My main character from Overture, Marie-Thérèse Vernhes, has been let loose on her own to talk with Stephanie Churchill on her blog today. Find out what motivates her, how she pursues her ambitions to become an opera singer – and what irritates her about me!
Marie-Thérèse talks about the contrasts between life in rural France and Paris at the turn of the 20th century, the difficulties of breaking out of the traditional mould and her love of singing and music.
Today it’s my turn to interview a character in the Historical Writers’ Forum “Interview my Character” blog hop. This event has been going on throughout June and will continue through July. I have the great good fortune to be interviewing Wimer, a real-life character who had an interesting – if turbulent – career during the 12th century. He is the main character in Nicky Moxey’s Sheriff and Priest. You can read my review of the book beneath this interview.
And there’s a giveaway! The author has kindly offered a paperback copy of Sheriff and Priest to a UK winner, or an ebook to a winner elsewhere in the world. To enter, simply leave a comment below this post or on the post about this interview on the Facebook page. The draw will be made on 28th June. Good luck!
My latest historical novel, Overture, set in Belle Epoque France, heads off on a seven-day blog tour today. I’m very grateful to these 21 fantastic book bloggers for featuring the book on their blogs and also to Rachel Gilbey of Rachel’s Random Resources for organising it all so efficiently. Some of the bloggers will also be featuring a review of Overture. Their support for authors is invaluable and helps readers to find new books.
I’ll tweet every day about the tour with a link to the participating blogs and also post on my Facebook page. I’m sure the bloggers will be delighted if you go to have a look at their blogs. They feature and review many books, so you might well find exciting new reads.
Also, I have allowed out of my sight my main character from Overture, Marie-Thérèse, so that she can take part in an interview as part of the Historical Writers’ Forum “Interview my Character” blog hop. Her interview by Stephanie Ling will appear on Stephanie’s blog on Monday 24th June. Watch this space for the link.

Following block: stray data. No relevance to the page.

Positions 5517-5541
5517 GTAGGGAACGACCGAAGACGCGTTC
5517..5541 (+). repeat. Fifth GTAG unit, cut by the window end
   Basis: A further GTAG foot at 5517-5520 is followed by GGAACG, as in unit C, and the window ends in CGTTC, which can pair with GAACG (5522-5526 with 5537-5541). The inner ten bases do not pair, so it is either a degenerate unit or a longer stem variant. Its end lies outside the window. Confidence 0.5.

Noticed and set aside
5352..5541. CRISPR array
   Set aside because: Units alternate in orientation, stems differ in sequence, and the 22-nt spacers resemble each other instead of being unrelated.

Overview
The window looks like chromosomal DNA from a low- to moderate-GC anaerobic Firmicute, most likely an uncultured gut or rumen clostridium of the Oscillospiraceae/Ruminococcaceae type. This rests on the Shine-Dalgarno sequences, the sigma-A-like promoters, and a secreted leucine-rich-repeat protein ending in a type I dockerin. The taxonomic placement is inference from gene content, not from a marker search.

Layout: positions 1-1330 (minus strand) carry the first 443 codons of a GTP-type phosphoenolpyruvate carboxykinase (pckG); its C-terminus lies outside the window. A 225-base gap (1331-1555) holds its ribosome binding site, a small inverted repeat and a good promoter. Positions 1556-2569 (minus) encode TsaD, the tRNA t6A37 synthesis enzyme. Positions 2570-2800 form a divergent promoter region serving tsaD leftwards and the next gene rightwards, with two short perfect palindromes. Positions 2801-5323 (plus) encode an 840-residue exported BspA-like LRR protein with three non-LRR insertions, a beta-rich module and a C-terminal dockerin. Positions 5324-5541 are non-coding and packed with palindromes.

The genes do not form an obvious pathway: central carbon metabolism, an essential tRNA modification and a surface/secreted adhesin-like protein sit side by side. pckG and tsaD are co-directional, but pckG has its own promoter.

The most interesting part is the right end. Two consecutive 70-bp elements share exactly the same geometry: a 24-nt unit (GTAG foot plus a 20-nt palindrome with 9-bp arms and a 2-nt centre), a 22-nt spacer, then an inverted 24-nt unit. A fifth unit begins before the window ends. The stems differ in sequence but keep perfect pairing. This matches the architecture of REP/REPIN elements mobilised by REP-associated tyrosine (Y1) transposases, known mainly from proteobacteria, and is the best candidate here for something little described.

This is the third and final part of a series of posts that
looks at the principal places in France in Overture, Book 1 in the
Alouette Trilogy. The main character, Marie-Thérèse, has ambitions to be an
opera singer. The story moves mainly between rural Aveyron in Southwest France
and Paris, but Marie-Thérèse also spends a spell in Bordeaux, one of France’s
most elegant and prosperous cities.
This is the second part of a series of posts looking at some
of the settings that Marie-Thérèse, my main character in Overture, would
have known. How do you cover Paris in one blog post? I’m not even going to try.
Instead, I’ll focus on a few of the places that are mentioned in the book.
Although I have invented some of the villages in Aveyron,
where the story partly takes place, I have used only real places in Paris. You
don’t mess with Parisian street names!
Today, I want to take you to some of the settings that
Marie-Thérèse, my main character in Overture,
would have known. In this first post, I’ll focus on Aveyron, which is one of
the most rural départements (counties)
of France. I live just over the border in an adjoining département, but I’m very attached to the landscapes and villages
of Aveyron, which is named after the river that flows through it.
At the turn of the 20th century, the world of agricultural
labour in France was a patchwork of different métiers and social positions. Wherever you were on the social hierarchy,
your life was governed by the tasks associated with the different seasons.
Research sometimes leads one in strange directions and comes
up with surprising results. For my latest novel, I had to research the main methods
of transport in France between 1897 and 1914. And I discovered something that had
never occurred to me.
The odd-sounding combination of coal merchant and bistro
owner was quite common in Paris during the late 19th and early 20th
centuries. These establishments were usually the métier of immigrants from the Auvergne and northern Aveyron, where
the poor soil made farming a thankless task.